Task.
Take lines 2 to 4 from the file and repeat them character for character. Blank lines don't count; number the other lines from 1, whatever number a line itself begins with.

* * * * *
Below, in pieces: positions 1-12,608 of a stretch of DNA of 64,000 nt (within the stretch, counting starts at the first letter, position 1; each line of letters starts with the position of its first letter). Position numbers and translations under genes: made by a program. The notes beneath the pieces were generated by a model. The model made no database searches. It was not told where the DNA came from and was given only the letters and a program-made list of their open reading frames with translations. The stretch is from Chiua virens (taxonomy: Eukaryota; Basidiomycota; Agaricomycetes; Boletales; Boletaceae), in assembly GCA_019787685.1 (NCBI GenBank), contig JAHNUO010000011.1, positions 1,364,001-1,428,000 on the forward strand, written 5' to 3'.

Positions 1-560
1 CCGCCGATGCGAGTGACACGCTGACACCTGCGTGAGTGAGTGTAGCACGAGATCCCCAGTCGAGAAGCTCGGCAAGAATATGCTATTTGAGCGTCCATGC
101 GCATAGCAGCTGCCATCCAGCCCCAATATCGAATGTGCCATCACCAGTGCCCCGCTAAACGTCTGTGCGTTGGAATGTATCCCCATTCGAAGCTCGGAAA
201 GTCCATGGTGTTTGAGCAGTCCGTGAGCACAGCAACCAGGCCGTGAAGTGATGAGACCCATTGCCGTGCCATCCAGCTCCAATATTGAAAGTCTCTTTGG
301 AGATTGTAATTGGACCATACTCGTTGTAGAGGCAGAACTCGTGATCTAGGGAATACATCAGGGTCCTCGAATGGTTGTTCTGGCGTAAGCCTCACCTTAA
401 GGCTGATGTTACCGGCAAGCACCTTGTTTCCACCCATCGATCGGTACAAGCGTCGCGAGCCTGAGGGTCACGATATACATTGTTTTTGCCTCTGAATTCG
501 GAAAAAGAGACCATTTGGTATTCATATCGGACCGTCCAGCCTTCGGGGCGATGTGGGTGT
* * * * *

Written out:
Positions 1-560
1 CCGCCGATGCGAGTGACACGCTGACACCTGCGTGAGTGAGTGTAGCACGAGATCCCCAGTCGAGAAGCTCGGCAAGAATATGCTATTTGAGCGTCCATGC
101 GCATAGCAGCTGCCATCCAGCCCCAATATCGAATGTGCCATCACCAGTGCCCCGCTAAACGTCTGTGCGTTGGAATGTATCCCCATTCGAAGCTCGGAAA